Gwnewch y pethau bychain

Day: December 25, 2003

Quote of the day

“Like Mark, John begins his biographical narrative with the coming of the Baptist, but precedes his chronology with the eighteen most cryptic and provocative verses in the Bible. God, says John, is the Word, and the word is the force of creation. Most people’s first reaction to this is bemusement, or displacement, or outright denial: well, he must mean that God uses the Word as his instrument, right? Nope, not according to John — The Word is God, invisible and incorporeal, and Jesus is the Word made flesh. My Bible is the Oxford edition, it runs something like fifteen hundred pages; in the whole shebang, this is the concept I find easiest to swallow. If there’s ever going to be rapprochement between me and Christianity, it’s going to come around these eighteen verses at the beginning of John’s Gospel. Why? Because it dovetails with my own empirical experience: everything in the earth and heavens is discursively manufactured. That doesn’t mean that I don’t believe the natural world exists; I do think it’s out there, sort of. But until we’ve organized it through a collectively-held system of signs and assumptions, it may as well be nothing at all. I feel you rolling your eyes now, so I’m going to break it down slow. Look out your window, what do you see? Me, I see a tree. How do I know it’s a tree? Well, I know it’s a tree because you and me and Al from Tennessee agree that it is. If the neutron bomb dropped and we were wiped off the planet today, that tree would still be there; but with no human agent to ratify or classify it, on an important level it would cease to carry any meaning. Through language, naming, and interpersonal communication, we call that tree into existence. Turn (since you’re following at home) twelve hundred pages back to the Genesis parables. What’s the first act Adam performs? He names every beast of the field. Go back further to Chapter One; here we have the big guy summoning the universe into creation through discursive act after discursive act. God speaks the breath of life into the world; “let there be x,” he says, and x exists. This text is the ultimate illustration of speech-act theory — utterances bringing forth a cosmos. If it isn’t the most vivid passage in the Bible, it’s certainly the most consequential. The natural world rises and falls like scenery. Only the Word creates.”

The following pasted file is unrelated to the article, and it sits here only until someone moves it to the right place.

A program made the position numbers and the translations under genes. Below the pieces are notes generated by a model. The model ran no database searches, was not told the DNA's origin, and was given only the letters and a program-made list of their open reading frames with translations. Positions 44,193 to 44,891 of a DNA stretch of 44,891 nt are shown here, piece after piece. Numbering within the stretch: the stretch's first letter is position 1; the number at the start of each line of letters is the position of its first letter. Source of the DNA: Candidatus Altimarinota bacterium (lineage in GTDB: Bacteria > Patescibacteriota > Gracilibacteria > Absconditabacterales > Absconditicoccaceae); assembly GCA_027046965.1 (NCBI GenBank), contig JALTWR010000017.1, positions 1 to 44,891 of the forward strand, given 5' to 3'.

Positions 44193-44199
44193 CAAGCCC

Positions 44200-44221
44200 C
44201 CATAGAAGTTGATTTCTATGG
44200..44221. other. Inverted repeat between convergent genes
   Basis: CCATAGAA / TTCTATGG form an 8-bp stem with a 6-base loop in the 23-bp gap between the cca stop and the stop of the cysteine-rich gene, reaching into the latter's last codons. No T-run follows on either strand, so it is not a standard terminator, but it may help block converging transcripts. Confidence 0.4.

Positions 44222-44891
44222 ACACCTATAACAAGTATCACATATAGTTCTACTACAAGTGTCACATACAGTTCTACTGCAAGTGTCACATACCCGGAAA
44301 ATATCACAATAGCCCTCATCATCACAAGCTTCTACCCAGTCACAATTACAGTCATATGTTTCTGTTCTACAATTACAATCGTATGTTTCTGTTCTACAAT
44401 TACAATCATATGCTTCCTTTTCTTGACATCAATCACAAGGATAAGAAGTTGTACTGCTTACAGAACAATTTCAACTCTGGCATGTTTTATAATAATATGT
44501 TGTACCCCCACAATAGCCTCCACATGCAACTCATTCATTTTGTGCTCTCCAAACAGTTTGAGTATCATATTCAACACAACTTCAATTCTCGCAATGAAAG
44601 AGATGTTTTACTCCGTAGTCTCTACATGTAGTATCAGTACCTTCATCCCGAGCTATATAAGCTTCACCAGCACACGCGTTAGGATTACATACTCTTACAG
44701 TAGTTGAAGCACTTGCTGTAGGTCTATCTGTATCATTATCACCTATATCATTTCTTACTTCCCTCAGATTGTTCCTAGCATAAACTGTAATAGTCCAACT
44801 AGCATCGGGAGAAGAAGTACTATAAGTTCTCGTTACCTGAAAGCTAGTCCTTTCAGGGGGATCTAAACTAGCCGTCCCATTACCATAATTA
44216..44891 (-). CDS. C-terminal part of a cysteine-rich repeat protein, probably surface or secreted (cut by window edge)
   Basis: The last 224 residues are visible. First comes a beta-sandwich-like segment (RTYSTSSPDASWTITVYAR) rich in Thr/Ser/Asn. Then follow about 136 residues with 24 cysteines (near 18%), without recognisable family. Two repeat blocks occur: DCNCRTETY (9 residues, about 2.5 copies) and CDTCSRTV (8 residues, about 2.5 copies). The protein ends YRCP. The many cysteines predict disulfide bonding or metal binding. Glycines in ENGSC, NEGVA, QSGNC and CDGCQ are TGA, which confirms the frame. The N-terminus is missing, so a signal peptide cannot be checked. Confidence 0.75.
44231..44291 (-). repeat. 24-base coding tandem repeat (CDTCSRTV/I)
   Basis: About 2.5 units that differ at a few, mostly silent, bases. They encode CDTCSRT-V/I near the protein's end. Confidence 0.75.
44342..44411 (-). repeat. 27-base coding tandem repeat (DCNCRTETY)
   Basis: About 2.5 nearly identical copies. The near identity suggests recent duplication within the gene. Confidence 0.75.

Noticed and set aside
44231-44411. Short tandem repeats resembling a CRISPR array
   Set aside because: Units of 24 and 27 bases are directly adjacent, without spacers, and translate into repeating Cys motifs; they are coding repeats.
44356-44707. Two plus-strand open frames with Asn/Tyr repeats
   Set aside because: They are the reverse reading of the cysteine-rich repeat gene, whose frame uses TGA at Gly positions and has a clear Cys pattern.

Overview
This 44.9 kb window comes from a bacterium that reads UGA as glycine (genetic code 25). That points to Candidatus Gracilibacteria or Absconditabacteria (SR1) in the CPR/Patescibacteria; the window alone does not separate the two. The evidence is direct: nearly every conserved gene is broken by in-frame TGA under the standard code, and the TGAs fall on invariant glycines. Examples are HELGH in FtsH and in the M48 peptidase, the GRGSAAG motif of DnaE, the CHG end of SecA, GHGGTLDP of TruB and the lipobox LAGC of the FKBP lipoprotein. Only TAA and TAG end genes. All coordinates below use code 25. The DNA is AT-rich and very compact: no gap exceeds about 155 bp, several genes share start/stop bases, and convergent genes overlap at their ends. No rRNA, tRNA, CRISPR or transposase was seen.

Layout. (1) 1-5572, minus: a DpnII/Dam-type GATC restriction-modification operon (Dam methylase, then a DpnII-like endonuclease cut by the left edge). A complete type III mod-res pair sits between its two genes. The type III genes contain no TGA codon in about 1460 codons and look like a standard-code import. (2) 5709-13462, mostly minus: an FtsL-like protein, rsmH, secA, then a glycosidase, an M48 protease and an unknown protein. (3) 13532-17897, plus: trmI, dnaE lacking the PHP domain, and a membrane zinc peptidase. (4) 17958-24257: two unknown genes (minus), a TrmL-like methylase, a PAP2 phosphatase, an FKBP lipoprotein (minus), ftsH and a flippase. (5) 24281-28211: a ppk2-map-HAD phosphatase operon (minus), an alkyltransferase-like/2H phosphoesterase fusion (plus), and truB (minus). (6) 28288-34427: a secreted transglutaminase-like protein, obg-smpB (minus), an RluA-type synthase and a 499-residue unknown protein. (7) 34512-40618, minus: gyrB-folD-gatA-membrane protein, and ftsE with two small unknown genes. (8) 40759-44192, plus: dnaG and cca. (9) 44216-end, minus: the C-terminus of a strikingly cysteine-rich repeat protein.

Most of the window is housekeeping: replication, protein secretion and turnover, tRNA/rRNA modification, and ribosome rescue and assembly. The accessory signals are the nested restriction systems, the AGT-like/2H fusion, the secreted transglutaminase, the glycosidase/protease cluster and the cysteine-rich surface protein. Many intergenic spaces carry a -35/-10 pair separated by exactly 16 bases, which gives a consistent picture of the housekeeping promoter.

–Tris McCall

Happy Christmas everyone!

Yes that’s right, today is Christmas. So even if you don’t celebrate it, have a merry one, ok?

Speaking of Christmas, one of the lovely things about the season is the music. No, really. And yesterday, I came across this lovely dissection of various Christmas music and carols by Tris McCall. Wonderful, biting commentary, some surprisingly deep thoughts on religion and spirituality (of which more in my next post), and a good time for everyone. oreouk especially needs to see this one!

If you ever wondered how some of those Christmas classics were written, check out this cool webpage

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